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Dividend policy of a Company | Dividends and dividend yield

The decision of dividends that will be given to shareholders is one of three major corporate finance decisions: investment selection - choice of funding - dividend decision. Dividends resulting from a decision of the Annual General Meeting of Shareholders (AGM). Therefore, they are not responsible but declining reserves in the balance sheet.

Dividends and dividend yield

The following formula indicates that shareholder return is based on two sources of enrichment: the payment of a dividend and the increase in share value:
Annual rate of return = [( Price 1  - Price 0) Dividends +] /  Price 1

The payment of a dividend logically results in an immediate decline by the same amount and the value of the action. The value of a share is indeed the value of equity equal to the reduced enterprise value of net liabilities. However, debt was increased dividends paid. Accordingly, the dividend payment is not compensation, it does not increase the wealth of shareholders but only changes the distribution.

Values ​​of yield and growth in dividend:

The dividend yield is calculated differently depending on the types of actions:
Yield stocks paying high dividends because they are usually on a mature sector with a stable amount of investment. The preponderance performance thus comes from dividends. A high dividend reduces the variation in the performance of the action in the event of sharp fluctuations in stock prices.

Growth stocks are as their name implies a growth sector, they pay no or low dividends to devote most of their profits to finance high investment. The yield was mainly due to the increase in share price.

The listed company must display a dividend policy vis-à-vis its shareholders to enable them to select the profile action that matches their expectations. This policy is expressed essentially based on the following indicators:

 The distribution rate (payout ratio) Dividends paid in year N / earnings year N-1.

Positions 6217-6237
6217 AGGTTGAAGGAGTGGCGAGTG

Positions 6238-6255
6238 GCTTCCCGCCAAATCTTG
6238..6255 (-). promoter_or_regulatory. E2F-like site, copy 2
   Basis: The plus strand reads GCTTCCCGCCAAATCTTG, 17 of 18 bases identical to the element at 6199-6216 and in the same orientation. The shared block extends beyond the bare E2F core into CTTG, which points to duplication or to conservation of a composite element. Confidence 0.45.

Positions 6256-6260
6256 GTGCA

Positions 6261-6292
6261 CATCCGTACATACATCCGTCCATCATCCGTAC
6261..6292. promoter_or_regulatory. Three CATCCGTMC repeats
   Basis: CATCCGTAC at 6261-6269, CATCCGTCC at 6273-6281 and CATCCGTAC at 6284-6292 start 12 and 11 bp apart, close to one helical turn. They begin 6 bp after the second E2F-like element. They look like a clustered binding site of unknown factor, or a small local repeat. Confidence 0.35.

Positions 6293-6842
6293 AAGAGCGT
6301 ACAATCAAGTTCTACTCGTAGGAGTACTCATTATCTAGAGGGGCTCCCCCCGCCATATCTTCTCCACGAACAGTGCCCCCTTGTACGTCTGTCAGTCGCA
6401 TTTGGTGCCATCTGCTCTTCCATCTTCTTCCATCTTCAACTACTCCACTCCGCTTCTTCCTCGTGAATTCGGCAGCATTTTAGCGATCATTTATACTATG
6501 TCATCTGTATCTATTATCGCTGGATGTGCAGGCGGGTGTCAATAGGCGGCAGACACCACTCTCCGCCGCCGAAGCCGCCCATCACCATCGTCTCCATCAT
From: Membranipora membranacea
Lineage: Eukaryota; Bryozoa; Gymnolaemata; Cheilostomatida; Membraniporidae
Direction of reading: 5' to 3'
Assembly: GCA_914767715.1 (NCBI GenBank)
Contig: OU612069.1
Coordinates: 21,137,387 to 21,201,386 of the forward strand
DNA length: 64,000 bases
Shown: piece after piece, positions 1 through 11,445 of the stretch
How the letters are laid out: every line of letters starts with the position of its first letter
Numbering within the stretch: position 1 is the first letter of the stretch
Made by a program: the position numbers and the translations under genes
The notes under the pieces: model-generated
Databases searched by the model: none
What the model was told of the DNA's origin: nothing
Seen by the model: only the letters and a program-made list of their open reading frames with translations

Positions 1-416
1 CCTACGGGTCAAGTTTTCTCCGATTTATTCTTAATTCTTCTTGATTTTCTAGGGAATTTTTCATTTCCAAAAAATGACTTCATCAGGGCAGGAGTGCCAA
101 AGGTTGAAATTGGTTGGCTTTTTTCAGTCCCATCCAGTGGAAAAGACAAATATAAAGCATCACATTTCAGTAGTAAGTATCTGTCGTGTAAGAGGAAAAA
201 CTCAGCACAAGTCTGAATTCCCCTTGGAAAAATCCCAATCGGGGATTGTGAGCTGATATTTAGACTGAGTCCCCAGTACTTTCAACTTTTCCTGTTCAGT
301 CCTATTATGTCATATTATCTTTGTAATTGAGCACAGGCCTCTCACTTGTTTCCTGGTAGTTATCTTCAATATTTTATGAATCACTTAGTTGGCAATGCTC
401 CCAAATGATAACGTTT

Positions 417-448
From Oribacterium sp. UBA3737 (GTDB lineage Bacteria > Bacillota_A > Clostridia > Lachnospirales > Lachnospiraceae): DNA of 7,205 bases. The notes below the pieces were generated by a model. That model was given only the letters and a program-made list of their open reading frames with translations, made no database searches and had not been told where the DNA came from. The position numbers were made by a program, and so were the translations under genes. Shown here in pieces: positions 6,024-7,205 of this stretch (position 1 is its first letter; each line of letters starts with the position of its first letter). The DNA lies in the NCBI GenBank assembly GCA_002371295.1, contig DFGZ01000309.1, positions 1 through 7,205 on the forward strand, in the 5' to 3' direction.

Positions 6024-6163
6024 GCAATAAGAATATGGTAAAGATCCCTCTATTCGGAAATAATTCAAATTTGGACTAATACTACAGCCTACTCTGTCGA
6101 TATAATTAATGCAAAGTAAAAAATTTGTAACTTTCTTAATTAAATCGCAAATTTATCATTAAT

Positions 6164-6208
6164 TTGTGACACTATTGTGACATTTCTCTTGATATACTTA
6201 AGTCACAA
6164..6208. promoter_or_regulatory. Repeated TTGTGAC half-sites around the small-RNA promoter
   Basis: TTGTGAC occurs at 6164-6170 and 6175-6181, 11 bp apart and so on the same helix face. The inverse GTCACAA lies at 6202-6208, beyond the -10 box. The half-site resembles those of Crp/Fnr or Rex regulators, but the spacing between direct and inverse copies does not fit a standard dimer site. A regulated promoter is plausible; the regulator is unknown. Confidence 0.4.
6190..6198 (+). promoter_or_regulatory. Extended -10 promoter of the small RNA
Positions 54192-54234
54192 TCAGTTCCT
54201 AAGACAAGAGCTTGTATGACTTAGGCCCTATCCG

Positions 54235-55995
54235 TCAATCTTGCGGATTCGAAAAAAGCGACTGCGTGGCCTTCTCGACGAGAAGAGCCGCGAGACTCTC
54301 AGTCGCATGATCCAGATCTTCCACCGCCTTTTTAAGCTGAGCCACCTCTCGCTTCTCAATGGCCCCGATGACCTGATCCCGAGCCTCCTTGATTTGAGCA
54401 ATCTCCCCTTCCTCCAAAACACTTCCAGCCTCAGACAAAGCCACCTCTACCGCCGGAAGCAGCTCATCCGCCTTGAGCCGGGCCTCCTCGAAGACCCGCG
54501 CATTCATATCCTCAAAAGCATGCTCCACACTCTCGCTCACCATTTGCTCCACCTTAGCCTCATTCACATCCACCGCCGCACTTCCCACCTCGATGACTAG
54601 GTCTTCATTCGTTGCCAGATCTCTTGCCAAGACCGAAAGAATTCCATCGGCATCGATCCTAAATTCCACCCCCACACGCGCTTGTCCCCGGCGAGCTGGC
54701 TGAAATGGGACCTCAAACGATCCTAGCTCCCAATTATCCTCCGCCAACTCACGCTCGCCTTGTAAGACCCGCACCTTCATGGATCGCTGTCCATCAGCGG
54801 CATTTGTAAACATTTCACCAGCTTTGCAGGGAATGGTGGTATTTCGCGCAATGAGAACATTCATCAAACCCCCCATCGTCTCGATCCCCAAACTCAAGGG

In practice, business leaders often define the dividend amount from a percentage applied to future results. A dividend payout ratio below 20% is considered low, a rate higher than 60% is considered high, knowing that certain groups do not pay dividends as has been the case for the US group Apple until the death of its previous leader .

 The rate of dividend growth in absolute terms. Business leaders on a cyclical industry prefer some stability in the dividend amount by integrating a wide margin of maneuver in the distribution rate is therefore volatile.

Of course, the payout rate is not fixed, it does not fluctuate based solely on past performance, it is also a "signal" for the future:

The dividend cut may be due to the anticipation of a decline in results or the need to finance future investment. In this second case, the group must communicate clearly to shareholders because of the dividend reduction or risk seeing its stock price decline.

Thus, before being acquired by SAP, the Business Intelligence software company convinced its shareholders not to pay dividends despite high profits and a substantial surplus cash position. It was to accumulate resources to finance the buyout firms on a concentration stage business.

Conversely, an increase in the dividend reveals an anticipation of higher earnings and lower future investment.

There several years, the financial director of a large listed group was speaking pure justify a special dividend and redemption of action: "There are some years, our group had asked shareholders to finance development projects important. Today, these projects generate significant cash flows, our debt has decreased and we have no major investments planned. We are therefore able to return cash to shareholders. When we needed money, we ask them. They entrust us to create value and not for a performance bond. This does not exclude that if we have new investment projects, we return to them. "
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